When they do pee or poop in the potty, be sure to celebrate with a special song and dance or parade through the house. But be sure you’re celebrating other things, too, like their climb to the top of the play structure, or the sun coming out. Don’t make such a big a deal of using the potty that the pressure on your child makes them anxious. they aren’t confident yet of their abilities, so don’t make them feel like they have to repeat their use of the potty—this should be their choice. Remember to let your child be in control of the process. No pressure.
Be open if they request a toilet seat. Many toddlers squat to poop and prefer a potty that allows them to assume a similar position. They prefer a potty because they are afraid of falling into the big toilet ,or they’re afraid of the flush. Some kids, however, will want to get a seat that goes right on the big toilet. If so, be sure their feet rest securely on a stool. Dangling legs tighten rectal muscles and make defecation difficult.
If you’re buying a seat to go on the potty, find one they love. Flip seats have a regular toilet seat plus a training seat. Some kids will love a seat that makes music when something is deposited in it. Just google potty training seats and you’ll have lots of choices.
Institute regular times when you both use the potty. First thing in the morning, after breakfast, before snack, before and after lunch, etc. Your child doesn’t have to go, just to sit with you while you go, and to try himself. Make clear that the rule applies to you, also, so your child doesn’t feel singled out. This will help your child’s body move onto a schedule, which will be a bit easier for them to manage. Of course, if they ask to go on their own schedule, cheer them on for listening to their own body. Usually, over time, they will ask more and more, gradually taking on the responsibility.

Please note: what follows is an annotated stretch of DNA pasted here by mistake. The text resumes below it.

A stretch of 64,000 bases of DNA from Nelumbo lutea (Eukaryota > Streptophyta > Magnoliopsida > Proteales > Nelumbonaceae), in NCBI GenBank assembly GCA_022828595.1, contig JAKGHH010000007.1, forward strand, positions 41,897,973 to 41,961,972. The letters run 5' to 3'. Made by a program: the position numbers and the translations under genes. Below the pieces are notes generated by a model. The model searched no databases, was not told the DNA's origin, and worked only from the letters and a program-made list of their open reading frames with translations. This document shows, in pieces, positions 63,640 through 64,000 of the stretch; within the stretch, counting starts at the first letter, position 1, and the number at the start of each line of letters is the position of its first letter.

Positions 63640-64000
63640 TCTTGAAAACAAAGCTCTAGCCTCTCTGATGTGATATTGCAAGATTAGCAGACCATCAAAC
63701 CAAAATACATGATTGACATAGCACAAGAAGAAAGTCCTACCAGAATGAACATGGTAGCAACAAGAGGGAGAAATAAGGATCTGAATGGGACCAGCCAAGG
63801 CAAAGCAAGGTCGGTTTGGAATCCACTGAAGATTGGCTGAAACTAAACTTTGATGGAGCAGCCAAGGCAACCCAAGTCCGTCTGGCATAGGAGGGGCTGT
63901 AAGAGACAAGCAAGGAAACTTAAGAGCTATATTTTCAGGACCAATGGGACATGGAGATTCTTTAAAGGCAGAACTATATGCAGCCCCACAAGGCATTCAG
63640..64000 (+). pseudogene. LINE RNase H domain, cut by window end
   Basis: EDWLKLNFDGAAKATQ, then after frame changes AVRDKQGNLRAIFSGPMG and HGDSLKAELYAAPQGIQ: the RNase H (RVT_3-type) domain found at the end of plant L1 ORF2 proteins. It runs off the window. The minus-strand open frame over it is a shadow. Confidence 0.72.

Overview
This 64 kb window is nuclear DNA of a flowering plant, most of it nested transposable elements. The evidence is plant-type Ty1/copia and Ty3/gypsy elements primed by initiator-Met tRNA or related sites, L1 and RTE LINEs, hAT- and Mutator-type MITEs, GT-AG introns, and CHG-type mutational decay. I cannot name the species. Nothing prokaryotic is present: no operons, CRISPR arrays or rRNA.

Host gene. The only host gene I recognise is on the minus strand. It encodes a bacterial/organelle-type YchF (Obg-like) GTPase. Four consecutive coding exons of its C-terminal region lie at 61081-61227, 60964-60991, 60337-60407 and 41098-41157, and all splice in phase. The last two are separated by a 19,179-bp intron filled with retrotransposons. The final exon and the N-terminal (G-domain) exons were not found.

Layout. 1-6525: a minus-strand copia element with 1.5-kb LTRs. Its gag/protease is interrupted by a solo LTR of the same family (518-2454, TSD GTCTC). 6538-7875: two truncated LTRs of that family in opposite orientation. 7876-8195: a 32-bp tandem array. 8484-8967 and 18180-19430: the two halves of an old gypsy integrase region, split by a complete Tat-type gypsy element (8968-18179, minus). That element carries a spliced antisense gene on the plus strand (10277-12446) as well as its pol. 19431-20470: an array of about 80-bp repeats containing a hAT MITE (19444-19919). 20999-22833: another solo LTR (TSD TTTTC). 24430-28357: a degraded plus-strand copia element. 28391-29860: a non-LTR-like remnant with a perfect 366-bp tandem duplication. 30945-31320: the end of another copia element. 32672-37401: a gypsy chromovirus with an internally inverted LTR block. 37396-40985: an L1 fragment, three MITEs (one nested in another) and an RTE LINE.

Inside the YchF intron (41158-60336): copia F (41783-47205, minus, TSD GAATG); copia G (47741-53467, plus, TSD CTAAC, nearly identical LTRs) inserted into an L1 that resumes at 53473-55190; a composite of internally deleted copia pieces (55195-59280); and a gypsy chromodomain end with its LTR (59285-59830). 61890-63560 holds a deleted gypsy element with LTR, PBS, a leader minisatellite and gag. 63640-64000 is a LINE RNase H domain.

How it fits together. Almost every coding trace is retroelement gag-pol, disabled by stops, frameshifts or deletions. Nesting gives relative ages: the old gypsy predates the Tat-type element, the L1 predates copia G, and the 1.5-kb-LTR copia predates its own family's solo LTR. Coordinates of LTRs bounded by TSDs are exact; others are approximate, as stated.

If your child is afraid to use the potty, help them with their fears. Any silly, playful games that get your child giggling about the potty will help them let their anxieties about the potty evaporate. Here’s a letter about helping your child with their fear by playing:
Watch for constipation. Many children—especially those who don’t eat as many vegetables or whole-grains, or who don’t get as much exercise—tend toward harder stools. That makes them more likely to put off pooping for as long as possible. This can happen even before a child is out of diapers, but it is especially prevalent once a child is using the potty, because it requires them to stop what they’re doing and go to the bathroom.
The more the child gets in the habit of procrastinating, the harder the poo gets and more painful to pass, and the more the child avoids it. The problem with this is, even children who eliminate on a daily basis often build up fecal matter inside their bodies. This can deaden the usual sensitivity of the child to the need to use the toilet, so the child doesn’t even know they needs to go. And since it pushes on the bladder, it can also cause pee accidents and even bed wetting. Unfortunately, most parents whose child is in this situation don’t even know their child is constipated and don’t understand why they’re having accidents, until an x-ray reveals the extended rectum. For more info on this issue, I recommend, .